The Stories We Tell – Our Playground or Our Prison?

The Stories We Tell, Italywise

A dear friend recently complimented me on my patience and thoroughness in planning for and making the move to Italy. The grand re-envisioning and re-building of my life wasn’t something I could have approached without research and a plan. My vision served me well, and though there were course corrections as new information came to light, I could not have completed the journey without having a “North Star”.

In the process of following my dream I created a story of how it was “supposed” to all unfold and look. Being in my fourth year of residency here, now I can tell you that becoming fixated and insistent on MY preconceived story was the least helpful and most anxiety producing posture or mindset. When I metaphorically set down my pen, and began to allow the story to write itself, and to evolve and change (often significantly) I found myself in a much better place.

Things happen differently for different people. For some, things just flow and fall into place, and they have a natural ability to go with the flow of life. I suspect these folks are the exception rather than the rule.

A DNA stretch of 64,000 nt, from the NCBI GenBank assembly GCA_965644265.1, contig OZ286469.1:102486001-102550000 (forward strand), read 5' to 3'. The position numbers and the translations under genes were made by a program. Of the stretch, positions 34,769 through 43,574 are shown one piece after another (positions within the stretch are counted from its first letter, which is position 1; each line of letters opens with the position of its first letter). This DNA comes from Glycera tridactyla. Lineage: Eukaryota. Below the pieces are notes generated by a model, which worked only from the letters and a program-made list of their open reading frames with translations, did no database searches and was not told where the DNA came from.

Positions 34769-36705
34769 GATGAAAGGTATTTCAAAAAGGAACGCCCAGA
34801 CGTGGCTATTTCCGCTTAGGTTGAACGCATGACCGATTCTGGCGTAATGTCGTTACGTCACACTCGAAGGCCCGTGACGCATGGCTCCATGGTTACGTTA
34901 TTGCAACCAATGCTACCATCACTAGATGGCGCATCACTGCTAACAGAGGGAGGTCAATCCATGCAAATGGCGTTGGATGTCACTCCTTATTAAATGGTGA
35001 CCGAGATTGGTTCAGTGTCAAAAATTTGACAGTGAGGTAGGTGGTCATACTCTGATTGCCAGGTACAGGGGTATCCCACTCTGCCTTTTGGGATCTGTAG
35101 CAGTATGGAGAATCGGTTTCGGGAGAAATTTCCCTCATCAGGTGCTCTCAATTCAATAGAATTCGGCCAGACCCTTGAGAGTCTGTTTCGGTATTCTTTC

The stories we tell are a manifestation of an evolutionary, conditioned need to explain life and the world around us.

The earth is densely populated with 7.4 billion individual brains looking outward at the world, and interpreting events through unique filters and conditioning. That means 7.4 billion variations on the story we call our world and universe. Yes, we may agree on some things, but every person is a unique story-teller. Our interpretive left brains, through the evolutionary process, rule all too often, how we respond to the world. Looking through the metaphorical periscope at life, and surveying the landscape for potential dangers, indeed have served us well when we were in danger of becoming some creature’s next meal. Yet, I believe this interpretive function has run amuck, dominating our lives, and telling us stories about everything. We then take these stories to be true, and our psyches and physiologies get thrown out of whack.